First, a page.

have served only as transit stops for terror suspects being shuttled to
permanent detention camps such as the one in Guantanamo Bay, Cuba.
But Tribune reporting on Isse indicates strongly that a U.S. warship was
used for interrogation at least once off the lawless coast of Somalia.
The U.S. Navy conceded Isse had stayed aboard one of its vessels. In a terse
statement, Lt. Nathan Christensen, a spokesman for the Bahrain-based 5th
Fleet that patrols the Gulf of Aden, said only that the Navy was "not able
to confirm dates" of Isse's imprisonment.
For reasons that remain unclear, he was later flown to Camp Lemonier, a U.S.
military base in the African state of Djibouti, Somali intelligence sources
say, and from there to a clandestine prison in Addis Ababa, Ethiopia.
Isse and his lawyer allege he was detained there for six weeks and tortured
by Ethiopian military intelligence with electric shocks.
Ethiopia's Ministry of Foreign Affairs and office of prime minister did not
respond to queries about Isse's allegations.
However, security officials in neighboring Somaliland did confirm that they
collected Isse from the Ethiopian police at a dusty border crossing in late
2004. "The Man with the American Thing in His Leg" was interrogated again.
After a local trial, he was locked in the ancient Berbera prison.
"It doesn't matter if he is guilty or innocent," said Abdi, the defense
lawyer. "Countries like Ethiopia and America use terrorism to justify this
treatment. This is not justice. It is a crime in itself."
Tales of CIA "snatch and grab" operations against terror suspects abroad
aren't new, of course. President George W. Bush finally confirmed two years
ago the existence of an international program that "renditioned" terrorism
suspects to a network of "black site" prisons in Eastern Europe, Iraq and
As for the CIA's anti-terror mercenaries in Mogadishu, they may have
kidnapped a dozen or more wanted Islamists for the Americans, intelligence
experts say. But their excesses ended up swelling the ranks of their enemy,
the Islamic Courts Union militias.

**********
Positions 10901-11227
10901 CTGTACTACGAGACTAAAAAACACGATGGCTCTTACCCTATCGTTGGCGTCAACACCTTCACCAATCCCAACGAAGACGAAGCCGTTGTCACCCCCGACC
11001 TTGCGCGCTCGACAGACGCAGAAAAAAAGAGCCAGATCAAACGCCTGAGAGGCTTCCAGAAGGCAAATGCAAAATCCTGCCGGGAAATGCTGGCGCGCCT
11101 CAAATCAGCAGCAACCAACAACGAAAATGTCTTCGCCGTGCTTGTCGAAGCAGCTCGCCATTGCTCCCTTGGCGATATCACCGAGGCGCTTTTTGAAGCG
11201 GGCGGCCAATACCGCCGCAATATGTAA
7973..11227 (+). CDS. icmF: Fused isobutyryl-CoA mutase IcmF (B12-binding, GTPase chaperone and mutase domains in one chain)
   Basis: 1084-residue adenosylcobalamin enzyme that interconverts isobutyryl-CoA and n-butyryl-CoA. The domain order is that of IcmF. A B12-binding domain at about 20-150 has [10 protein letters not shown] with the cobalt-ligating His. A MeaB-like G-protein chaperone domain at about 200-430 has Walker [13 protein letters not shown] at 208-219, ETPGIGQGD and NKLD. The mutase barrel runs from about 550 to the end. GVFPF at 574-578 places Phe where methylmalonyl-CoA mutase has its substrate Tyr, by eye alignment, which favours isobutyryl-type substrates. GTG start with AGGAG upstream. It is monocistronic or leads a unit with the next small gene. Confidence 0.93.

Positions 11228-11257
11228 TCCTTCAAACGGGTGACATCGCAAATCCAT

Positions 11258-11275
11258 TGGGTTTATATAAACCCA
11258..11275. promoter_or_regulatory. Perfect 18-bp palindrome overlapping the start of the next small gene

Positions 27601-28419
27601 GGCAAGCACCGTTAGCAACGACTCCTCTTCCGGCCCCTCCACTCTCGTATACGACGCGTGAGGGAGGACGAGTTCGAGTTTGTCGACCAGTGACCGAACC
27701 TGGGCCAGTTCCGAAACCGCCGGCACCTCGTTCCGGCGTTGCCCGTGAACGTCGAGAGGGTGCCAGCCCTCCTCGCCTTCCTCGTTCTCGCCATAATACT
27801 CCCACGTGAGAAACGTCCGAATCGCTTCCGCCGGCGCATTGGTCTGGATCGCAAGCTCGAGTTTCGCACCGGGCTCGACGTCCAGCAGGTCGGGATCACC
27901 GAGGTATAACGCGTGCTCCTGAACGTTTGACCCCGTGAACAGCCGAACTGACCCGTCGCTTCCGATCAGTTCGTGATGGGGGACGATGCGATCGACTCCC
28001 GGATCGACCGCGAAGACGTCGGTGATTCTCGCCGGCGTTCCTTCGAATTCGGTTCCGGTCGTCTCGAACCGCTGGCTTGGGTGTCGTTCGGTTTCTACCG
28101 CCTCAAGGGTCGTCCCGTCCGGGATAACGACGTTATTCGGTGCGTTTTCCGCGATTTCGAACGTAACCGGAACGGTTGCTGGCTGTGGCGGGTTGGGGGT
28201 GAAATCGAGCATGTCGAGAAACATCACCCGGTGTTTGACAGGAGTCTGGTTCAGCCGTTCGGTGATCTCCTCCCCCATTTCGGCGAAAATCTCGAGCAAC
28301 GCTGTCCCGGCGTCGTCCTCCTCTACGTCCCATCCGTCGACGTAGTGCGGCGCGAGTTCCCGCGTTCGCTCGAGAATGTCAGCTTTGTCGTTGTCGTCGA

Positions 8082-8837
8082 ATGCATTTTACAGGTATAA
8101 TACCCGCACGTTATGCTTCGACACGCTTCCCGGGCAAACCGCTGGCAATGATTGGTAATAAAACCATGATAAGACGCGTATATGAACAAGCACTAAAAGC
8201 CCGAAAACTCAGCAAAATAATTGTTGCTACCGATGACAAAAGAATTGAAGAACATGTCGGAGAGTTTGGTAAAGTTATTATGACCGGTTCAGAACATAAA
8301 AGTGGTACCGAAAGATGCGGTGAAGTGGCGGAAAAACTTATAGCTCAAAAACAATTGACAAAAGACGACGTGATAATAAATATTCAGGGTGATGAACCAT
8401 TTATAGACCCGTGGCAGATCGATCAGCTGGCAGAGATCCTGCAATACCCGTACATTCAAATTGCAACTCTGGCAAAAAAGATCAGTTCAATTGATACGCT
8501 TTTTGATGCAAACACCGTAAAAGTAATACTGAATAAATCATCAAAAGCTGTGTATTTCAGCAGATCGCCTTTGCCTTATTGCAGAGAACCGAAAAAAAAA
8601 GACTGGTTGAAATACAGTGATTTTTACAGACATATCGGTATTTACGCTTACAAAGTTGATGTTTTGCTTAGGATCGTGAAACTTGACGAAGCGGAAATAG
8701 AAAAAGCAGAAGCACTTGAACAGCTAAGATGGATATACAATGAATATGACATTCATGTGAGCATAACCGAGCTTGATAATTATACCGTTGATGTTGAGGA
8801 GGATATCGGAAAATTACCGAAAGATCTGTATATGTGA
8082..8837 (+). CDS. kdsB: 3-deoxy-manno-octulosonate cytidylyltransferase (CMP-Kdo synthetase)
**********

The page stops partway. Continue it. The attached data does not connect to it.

"It was a stupid idea," said Bryden, the security analyst who has written
extensively on Somalia's Islamist insurgency. "It actually strengthened the
hand of the Islamists and helped trigger the crisis we're in today."
In the sweltering Berbera prison, Exhibit A in Washington's phantom war in
Somalia had finished his afternoon prayers. He clapped his sandals together,
then limped off to his cell without a word.
A sinking nation
The future of Somalia and its 8 million people is totally unscripted. This
unbearable lack of certainty, of a way forward, accommodates little hope.
Ethiopian and U.S. actions have eroded Somalis' hidebound allegiance to
their clans, once a firewall against Al Qaeda's global ideology, says
Bryden. Somalia's 2 million-strong diaspora is of greatest concern. Angry
young men, foreign passports in hand, could be lured back to the reopened
Shabab training camps, where instructors occasionally use photocopied
portraits of Bush as rifle targets.
Some envision no Somalia at all.
With about $8 billion in humanitarian aid fire-hosed into the smoking ruins
of Somalia since the early 1990s—the U.S. will donate roughly $200 million
this year alone—a growing chorus of policymakers is advocating that the
failed state be allowed to fail, to break up into autonomous zones or
fiefdoms, such as Isse's home of Somaliland.
But there is another possible future for Somalia. To see it, you must go to
Bosaso, a port 300 miles east of Isse's cell.
Bosaso is an escape hatch from Somalia. Thousands of people swarm through
the town's scruffy waterfront every year, seeking passage across the Gulf of
Aden to the Middle East. Dressed in rags, they sleep by the hundreds in dirt
alleys and empty lots. Stranded women and girls are forced into
"You can see why we still need America's help," said Abdinur Jama, the coast
guard commander for Puntland, the semiautonomous state encompassing Bosaso.
"We need training and equipment to stop this."
Dapper in camouflage and a Yankees cap, Jama was a rarity in Somalia, an
optimist. While Bosaso's teenagers shook their fists at high-flying U.S.
jets on routine patrols—"Go to hell!" they chanted—Jama still spoke well of
international engagement in Somalia.
On a morning when he offered to take visitors on a coast patrol, it did not
seem kind to tell him what a U.S. military think tank at West Point had
concluded about Somalia last year: that, in some respects, failed states
were admirable places to combat Al Qaeda, because the absence of local
sovereignty permitted "relatively unrestricted Western counterterrorism
After all, Jama's decrepit patrol boat was sinking.
A crew member scrambled to stanch a yard-high geyser of seawater that
spurted through the cracked hull. Jama screwed his cap on tighter and peered
professionally at land that, despite Washington's best-laid plans, has
turned far more desperate than Afghanistan.
"Can you swim?" Jama asked. But it hardly seemed to matter. Back on dry
land, in Somalia, an entire country was drowning.
Copyright (c) 2008, Chicago Tribune